In that workshop, the economists proposed a specific route to theory expansion that seemed to me to be too limiting, too much a useful stretch for economics, but insufficient for our larger theme. So I encouraged two projects to emerge: One, (the economists’) was called the theory project. It faced the difficulties presented by non-linearities in their models- an important step in itself. The second (the ecosystem/social) was therefore named the ante-theory project (or to some, caught by the humor of the situation, the “anti”- theory project).

We could have attempted a synthesis at that time. But spawning two separate activities seemed to have a greater potential for discovery. That happened, but it was with something of a sacrifice in quickly joining ecology and economics. That still requires interesting further steps in order to achieve a deep and useful synthesis that might join ecosystem science, non-linear economics and social science.

That is all part of the penalty and opportunity in cross-disciplinary investigation among brilliant, accommodating but stubborn participants. In such cases, the best for the moment often is not to solve the problem, but just separate, encourage two streams, and continue to see what develops. I think we are still in that slow, but healthy process.

I got involved on the Science Boards of the Beijer Institute and Santa Fe Institute and a bit in Beijer’s biodiversity project run by the economist Charles Perrings. Later I launched my own “Resilience Project”, with Karl-Goran Maler and Carl Folke at Beijer that led in five years to well over 100 papers written by a wide disciplinary range of participants, that were published in specialist and interdisciplinary journals. We guessed that over 300 scholars became part of the sequence of workshops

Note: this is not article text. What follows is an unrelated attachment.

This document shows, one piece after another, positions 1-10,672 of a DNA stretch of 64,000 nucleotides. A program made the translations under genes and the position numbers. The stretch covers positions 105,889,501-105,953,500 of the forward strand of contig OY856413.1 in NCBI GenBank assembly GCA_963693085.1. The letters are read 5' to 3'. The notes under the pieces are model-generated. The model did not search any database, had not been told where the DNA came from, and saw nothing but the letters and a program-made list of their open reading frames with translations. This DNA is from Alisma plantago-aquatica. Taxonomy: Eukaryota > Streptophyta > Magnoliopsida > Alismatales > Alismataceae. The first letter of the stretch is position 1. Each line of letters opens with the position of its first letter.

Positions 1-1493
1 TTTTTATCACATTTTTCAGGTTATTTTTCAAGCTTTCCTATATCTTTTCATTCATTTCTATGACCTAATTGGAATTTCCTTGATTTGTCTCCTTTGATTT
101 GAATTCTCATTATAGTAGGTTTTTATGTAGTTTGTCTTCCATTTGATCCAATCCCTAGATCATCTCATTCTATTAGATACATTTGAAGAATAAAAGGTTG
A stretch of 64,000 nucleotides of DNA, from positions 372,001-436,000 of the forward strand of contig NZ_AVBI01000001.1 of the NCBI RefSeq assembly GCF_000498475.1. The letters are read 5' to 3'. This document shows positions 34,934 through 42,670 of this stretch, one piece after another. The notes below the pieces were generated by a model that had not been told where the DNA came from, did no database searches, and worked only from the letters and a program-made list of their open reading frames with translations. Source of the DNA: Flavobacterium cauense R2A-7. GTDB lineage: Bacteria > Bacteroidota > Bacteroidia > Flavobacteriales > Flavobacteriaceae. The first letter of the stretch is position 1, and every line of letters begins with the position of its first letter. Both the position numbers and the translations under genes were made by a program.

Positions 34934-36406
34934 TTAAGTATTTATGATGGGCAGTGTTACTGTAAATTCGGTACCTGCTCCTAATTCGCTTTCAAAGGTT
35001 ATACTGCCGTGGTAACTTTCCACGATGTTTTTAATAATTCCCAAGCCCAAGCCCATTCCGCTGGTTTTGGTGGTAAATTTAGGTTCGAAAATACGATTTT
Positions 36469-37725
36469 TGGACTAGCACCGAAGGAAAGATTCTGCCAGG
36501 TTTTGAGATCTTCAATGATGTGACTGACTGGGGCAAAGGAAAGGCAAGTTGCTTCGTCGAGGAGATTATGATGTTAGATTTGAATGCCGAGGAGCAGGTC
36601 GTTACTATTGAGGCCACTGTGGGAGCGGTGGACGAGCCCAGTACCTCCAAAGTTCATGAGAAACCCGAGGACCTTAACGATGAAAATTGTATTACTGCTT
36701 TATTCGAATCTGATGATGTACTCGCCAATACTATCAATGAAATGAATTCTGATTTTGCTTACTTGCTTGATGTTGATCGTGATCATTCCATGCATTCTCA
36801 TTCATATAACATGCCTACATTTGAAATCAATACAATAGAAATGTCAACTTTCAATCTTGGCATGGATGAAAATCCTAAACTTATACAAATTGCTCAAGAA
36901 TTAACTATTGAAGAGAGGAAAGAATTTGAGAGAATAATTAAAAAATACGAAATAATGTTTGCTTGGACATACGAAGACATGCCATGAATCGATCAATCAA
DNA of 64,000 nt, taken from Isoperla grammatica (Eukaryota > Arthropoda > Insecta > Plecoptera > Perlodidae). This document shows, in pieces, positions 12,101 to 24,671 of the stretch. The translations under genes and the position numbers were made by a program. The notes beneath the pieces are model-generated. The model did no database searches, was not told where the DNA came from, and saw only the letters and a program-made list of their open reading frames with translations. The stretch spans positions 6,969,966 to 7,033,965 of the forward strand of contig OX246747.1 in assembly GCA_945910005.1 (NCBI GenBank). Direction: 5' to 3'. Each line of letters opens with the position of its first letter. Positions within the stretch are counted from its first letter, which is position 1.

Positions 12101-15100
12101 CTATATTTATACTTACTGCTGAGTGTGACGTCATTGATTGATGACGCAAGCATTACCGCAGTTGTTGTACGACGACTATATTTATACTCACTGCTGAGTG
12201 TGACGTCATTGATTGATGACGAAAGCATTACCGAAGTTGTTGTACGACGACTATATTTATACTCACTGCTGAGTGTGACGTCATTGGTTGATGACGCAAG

In addition, a core part of the project was the design and preparation of four books. One was the integrative Panarchy book (Gunderson and Holling, 2002) that was meant to show what we developed to test and integrate the separate theories and knowledge in ecosystem science, economics and aspects of the social sciences. The other books were designed to address separately the ecosystemic, social and economic dimensions of resilience. The ecosystem book focused on multi-stable states in large scale ecosystems – Resilience and the Behavior of Large-Scale Systems (Gunderson and Pritchard, 2002). The social one was a lovely book on governance of and institutions for social-ecological systems – Navigating Social-Ecological Systems: Building Resilience for Complexity and Change (Berkes, Colding and Folke, 2003). The economic one concerned non-linear economics focused on renewable resource ecosystems – The Economics of Non-Convex Ecosystems (Dasgupta, P. and K.-G. Maler 2003).

Younger colleagues are now becoming the “engines” and spirit that are now taking over and driving the intellectual advances. I think in particular of Marty Anderies, Graeme Cumming, Line Gordon, Marco Janssen, Ann Kinzig, Jon Norberg, Per Olsson, and Garry Peterson. I have learned from each of them directly, and perhaps helped them, as well as from a bunch of others who are working closely with other folks who helped lead the Panarchy project.